For the Bald, Heart Trouble May Be Ahead

Coronary heart disease risk rises for those who have male pattern baldness

(RxWiki News) Men who are bald or going bald cannot comb over the fact that hair loss may be linked to coronary heart disease.

Previous studies have shown that baldness may be a marker for heart trouble. Some scientists have held that loss of hair may indicate an elevated level of testosterone, which has been associated with hardening of the arteries.

New research has found that when it comes heart health, balder is “badder,” and men who are bald on top of the head may be at greater risk than those with a receding hairline.

"Pay extra attention to your heart's health."

Tomohide Yamada, MD, with the Department of Diabetes and Metabolic Diseases at the University of Tokyo, collaborated on this study with three other scientists from the school.

Dr. Yamada and his team reviewed data from six previous studies on male pattern baldness and coronary heart disease which had been published between 1993 and 2008. The reports involved just under 40,000 men.

In three of the studies that tracked patients for at least 11 years, investigators observed that men who had lost most of their hair were a third more likely to develop coronary artery disease than their peers who kept a full head of hair.

The association between hair loss and heart health was confirmed in men under the age of 55 to 60 as well. Bald or extensively balding men were 44 percent more likely to develop coronary artery disease.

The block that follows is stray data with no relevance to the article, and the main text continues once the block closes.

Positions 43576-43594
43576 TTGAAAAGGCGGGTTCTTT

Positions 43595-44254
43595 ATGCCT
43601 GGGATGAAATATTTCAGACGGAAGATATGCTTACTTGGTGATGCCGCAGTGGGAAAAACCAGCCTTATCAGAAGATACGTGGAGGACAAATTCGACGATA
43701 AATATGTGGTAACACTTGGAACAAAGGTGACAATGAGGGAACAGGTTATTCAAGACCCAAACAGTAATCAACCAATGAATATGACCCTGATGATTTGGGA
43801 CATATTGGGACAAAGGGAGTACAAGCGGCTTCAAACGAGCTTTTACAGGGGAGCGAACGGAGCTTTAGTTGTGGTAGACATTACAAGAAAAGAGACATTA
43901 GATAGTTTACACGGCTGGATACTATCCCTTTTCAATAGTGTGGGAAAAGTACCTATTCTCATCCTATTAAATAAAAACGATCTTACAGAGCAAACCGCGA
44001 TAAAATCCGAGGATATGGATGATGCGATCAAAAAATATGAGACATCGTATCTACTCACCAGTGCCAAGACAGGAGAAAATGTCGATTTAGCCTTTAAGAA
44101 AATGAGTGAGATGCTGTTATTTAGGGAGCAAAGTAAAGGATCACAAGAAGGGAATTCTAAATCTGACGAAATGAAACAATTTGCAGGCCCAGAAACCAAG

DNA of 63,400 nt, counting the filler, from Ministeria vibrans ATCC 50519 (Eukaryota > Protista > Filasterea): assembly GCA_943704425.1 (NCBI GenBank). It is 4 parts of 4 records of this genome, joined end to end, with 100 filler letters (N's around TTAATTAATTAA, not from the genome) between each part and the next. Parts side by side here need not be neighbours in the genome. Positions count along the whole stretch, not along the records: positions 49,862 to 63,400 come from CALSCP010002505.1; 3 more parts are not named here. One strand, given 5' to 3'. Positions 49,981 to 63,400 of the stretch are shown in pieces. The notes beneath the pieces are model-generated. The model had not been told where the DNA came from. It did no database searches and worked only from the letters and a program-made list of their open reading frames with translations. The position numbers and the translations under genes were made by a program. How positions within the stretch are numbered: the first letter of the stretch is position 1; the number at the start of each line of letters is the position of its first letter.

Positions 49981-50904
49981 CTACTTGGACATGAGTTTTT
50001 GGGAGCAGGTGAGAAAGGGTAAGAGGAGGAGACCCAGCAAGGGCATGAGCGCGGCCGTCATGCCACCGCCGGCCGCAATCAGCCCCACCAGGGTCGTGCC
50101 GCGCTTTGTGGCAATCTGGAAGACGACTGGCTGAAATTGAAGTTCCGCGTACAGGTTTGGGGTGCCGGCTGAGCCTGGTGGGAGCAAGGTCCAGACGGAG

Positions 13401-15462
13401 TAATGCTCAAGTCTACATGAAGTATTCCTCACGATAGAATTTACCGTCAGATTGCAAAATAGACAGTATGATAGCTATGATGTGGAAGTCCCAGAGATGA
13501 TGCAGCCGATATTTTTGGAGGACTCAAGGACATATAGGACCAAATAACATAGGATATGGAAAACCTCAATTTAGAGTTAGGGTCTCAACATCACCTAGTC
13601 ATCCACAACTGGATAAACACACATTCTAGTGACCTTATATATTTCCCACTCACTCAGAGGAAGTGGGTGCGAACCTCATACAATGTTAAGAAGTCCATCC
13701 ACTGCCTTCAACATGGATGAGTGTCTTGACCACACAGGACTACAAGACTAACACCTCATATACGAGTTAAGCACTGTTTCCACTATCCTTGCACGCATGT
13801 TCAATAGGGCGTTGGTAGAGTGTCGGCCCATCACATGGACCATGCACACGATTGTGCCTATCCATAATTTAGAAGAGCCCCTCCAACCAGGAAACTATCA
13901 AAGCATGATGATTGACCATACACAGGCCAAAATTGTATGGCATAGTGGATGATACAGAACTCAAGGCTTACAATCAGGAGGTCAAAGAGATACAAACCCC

Researchers noted similar findings in the three other studies—balding men were 70 percent more likely to have heart disease, and those in younger age groups were 84 percent more likely to do so.

Location of hair loss was tied to elevated heart risk. Three studies indicated that those with hair loss on the crown/top of the head, or vertex, were more likely to experience heart problems.

Compared to the non-bald, those with extensive vertex baldness faced a 48 percent spike in heart disease risk. Moderate vertex baldness elevated risk by 36 percent, and mild vertex baldness brought a risk increase of 18 percent.

For patients with a receding hairline, the risk difference was very small.

The authors also analyzed four differing grades of baldness: none, frontal, crown-top and combined.

Again, more hair loss equaled greater risk. Men with both frontal and crown-top baldness were 69 percent more likely to have coronary artery disease than those with a full head of hair, while those with just crown-top baldness were 52 percent more likely to have the disease. Those with just frontal baldness were 22 percent more likely to have coronary artery disease.

The researchers said that baldness may indicate insulin resistance (a precursor to diabetes), a state of chronic inflammation or increased sensitivity to testosterone. These problems have all been associated with promoting heart disease.

“Cardiovascular risk factors should be reviewed carefully in men with vertex baldness, especially younger men," wrote the authors. "[They should] probably be encouraged to improve their cardiovascular risk profile."

The American Heart Association recommends its Simple 7 steps for improving hearth health:

  1. Get active.
  2. Eat better.
  3. Lose weight.
  4. Control cholesterol.
  5. Manage blood pressure.
  6. Reduce blood sugar.
  7. Stop smoking.

The study was published April 3 in BMJ Open.

Review Date: 
April 4, 2013